Wednesday, 16 April 2008

Lisbon campaign is another bitter betrayal


Whether the Lisbon Treaty is accepted by the Irish public or not, one thing is clear – the Government campaign in its favour is already one of the most deeply dishonest in Irish history.

The revelation that the Government has conspired with foreign politicians to deceive its own electorate speaks of profound betrayal. For months, ministers have been calling for a fair campaign based on the facts of the treaty itself.

Now we know that all the while the very same ministers have been collluding in a campaign of deliberate misinformation. That the Irish people should be the victims of a dishonest alliance between their own govenrment and outside powers is something many will find very hard to forgive quickly.

As for the Lisbon Treaty itself, voters will now find it very difficult to trust a single word the Govenrment says in its defence. At each stage, the aim has not been to inform the electorate but to deceive it.

Instead of scheduling polling day for October,which would allow the country to come to grips with the treaty?s byzantine complexity, the Government has specifically chosen a date to capitalise on the artificial uncertainty this premature vote creates. Even the precise timing has been cynically manipulated to catch the other side off-guard. This is not just poor form; it is a thoroughly undemocratic way to conduct what is supposed to be a free and fair vote.

These low tricks are not just a case of using dark arts for narrow tactical advantage, they are deliberate lies about crucial matters of the Irish national interest.

One reason there is so much understable uncertainty in the electorate over the Lisbon Treaty is that it might mean we lose control over our military commitments and that our low corporate tax rate might be abolished by Brussels. Now we know that on both counts the Government’s conspiracy has specifically sought to conceal the truth.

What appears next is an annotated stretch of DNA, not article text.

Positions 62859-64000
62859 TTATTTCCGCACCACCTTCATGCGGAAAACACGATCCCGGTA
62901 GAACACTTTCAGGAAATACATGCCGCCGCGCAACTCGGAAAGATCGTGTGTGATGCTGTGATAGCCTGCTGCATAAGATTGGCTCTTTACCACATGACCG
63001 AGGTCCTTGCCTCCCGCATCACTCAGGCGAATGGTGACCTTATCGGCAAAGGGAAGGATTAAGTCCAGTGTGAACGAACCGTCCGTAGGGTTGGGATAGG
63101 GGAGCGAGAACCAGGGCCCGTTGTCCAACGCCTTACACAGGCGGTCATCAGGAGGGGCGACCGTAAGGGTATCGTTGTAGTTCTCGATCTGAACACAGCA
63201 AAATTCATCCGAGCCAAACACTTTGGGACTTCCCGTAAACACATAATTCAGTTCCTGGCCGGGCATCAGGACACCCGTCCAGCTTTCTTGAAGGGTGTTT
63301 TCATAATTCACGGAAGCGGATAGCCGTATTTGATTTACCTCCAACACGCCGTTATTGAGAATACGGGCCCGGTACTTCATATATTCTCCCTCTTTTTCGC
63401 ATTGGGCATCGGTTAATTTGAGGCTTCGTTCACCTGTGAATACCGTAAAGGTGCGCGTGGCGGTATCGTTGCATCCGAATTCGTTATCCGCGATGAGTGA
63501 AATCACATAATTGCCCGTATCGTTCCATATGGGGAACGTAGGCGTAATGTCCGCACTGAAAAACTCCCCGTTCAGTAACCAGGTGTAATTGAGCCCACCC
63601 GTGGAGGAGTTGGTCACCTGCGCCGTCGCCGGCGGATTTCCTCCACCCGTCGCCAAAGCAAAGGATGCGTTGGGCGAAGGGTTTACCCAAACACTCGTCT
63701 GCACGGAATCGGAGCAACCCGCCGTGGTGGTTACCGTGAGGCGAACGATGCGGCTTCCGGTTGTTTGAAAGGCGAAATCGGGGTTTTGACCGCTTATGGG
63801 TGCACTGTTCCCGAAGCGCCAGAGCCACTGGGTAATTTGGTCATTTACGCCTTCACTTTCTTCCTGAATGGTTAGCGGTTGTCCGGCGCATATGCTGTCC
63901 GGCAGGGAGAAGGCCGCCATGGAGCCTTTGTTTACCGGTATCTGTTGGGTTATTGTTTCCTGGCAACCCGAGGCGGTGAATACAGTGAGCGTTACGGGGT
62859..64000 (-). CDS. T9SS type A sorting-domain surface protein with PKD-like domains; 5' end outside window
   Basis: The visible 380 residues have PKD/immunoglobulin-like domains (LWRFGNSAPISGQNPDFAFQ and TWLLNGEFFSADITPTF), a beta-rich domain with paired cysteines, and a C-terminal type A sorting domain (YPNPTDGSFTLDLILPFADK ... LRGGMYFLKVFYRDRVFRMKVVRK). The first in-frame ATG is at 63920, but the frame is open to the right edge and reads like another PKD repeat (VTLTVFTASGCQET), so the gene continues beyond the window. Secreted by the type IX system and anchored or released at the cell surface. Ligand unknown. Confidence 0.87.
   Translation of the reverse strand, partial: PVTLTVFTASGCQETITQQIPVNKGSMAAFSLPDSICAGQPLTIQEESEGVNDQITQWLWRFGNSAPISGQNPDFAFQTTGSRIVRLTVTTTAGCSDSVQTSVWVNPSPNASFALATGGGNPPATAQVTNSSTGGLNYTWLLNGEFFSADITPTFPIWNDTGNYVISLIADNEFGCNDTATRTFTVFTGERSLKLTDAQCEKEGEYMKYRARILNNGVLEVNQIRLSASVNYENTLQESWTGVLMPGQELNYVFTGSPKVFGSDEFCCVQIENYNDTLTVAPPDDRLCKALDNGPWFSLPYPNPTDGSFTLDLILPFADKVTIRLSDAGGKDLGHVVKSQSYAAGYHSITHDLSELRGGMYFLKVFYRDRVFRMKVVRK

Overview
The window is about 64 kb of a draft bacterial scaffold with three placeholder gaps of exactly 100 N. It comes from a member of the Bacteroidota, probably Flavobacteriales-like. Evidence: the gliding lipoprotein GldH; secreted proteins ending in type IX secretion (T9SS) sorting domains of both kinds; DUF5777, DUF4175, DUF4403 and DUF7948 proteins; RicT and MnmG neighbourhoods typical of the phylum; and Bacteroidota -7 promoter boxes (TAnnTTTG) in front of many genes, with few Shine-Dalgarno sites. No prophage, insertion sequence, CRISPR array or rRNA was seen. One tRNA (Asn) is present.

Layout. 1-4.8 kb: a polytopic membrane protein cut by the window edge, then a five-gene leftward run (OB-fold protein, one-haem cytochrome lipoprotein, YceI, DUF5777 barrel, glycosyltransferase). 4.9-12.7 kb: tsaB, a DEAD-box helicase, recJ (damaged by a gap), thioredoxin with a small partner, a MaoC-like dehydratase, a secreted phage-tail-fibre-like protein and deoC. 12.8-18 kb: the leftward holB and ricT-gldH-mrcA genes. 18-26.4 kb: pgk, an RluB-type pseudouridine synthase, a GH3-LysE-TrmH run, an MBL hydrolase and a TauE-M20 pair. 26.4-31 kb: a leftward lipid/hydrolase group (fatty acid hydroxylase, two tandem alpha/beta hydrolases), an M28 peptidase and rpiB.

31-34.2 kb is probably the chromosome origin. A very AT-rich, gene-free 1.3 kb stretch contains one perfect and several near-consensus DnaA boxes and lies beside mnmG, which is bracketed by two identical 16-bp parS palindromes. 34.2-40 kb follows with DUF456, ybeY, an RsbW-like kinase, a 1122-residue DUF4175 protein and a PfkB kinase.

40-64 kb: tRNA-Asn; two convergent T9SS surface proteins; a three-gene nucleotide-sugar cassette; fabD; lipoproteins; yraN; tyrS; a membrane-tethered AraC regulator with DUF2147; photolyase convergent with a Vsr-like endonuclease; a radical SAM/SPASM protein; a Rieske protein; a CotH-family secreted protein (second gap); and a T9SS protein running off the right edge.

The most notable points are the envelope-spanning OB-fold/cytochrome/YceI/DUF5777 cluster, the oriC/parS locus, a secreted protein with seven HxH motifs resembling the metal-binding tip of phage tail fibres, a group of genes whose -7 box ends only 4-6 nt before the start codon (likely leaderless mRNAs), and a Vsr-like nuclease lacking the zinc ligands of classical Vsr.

We are voting earlier than would ordinarily be expected so that voters will not have a chance to see new defence developments in the EU that officials expect from the French EU presidency later this year. Opinion divides on the merits and demerits of Irish neutrality, but that question should be decided by Irish voters, not slipped through on false premises.

Today’s revelations also prove that neither our Government nor the French Government can be trusted when they say that well-known plans to introduce tax harmonisation have been sidelined.

This all amounts to a shocking culture of lying in the highest echelons of Irish politics. Deliberate lying about vital matters of Irish national interest should be unreservedly condemned by those in favour of Lisbon as much as by those against. The political culture in which this is possible is the proof, also, of just how corrosive the departing Taoiseach’s lying has been for public life.

Many people have not yet reached an opinion about the Lisbon Treaty. That decision must be taken on the full facts and not on a shimmering mirage of dishonesty.

Nor should we be afraid to consider our relationship with the EU anew. We have been well served by EU membership in the past. We are under no obligation, though, to vote blindly for whatever is put before us simply for that reason.

If there is a case for the Lisbon Treaty on the merits of the actual document, the Government should make it – and should be able to make it easily and persuasively. That they have not will lead many to wonder why a campaign based on proven dishonesty should be given the benefit of the doubt when such crucial issues are at stake.

Editorial Comment
From the DAILY MAIL, Ireland (page 14, Monday 14 April 2008)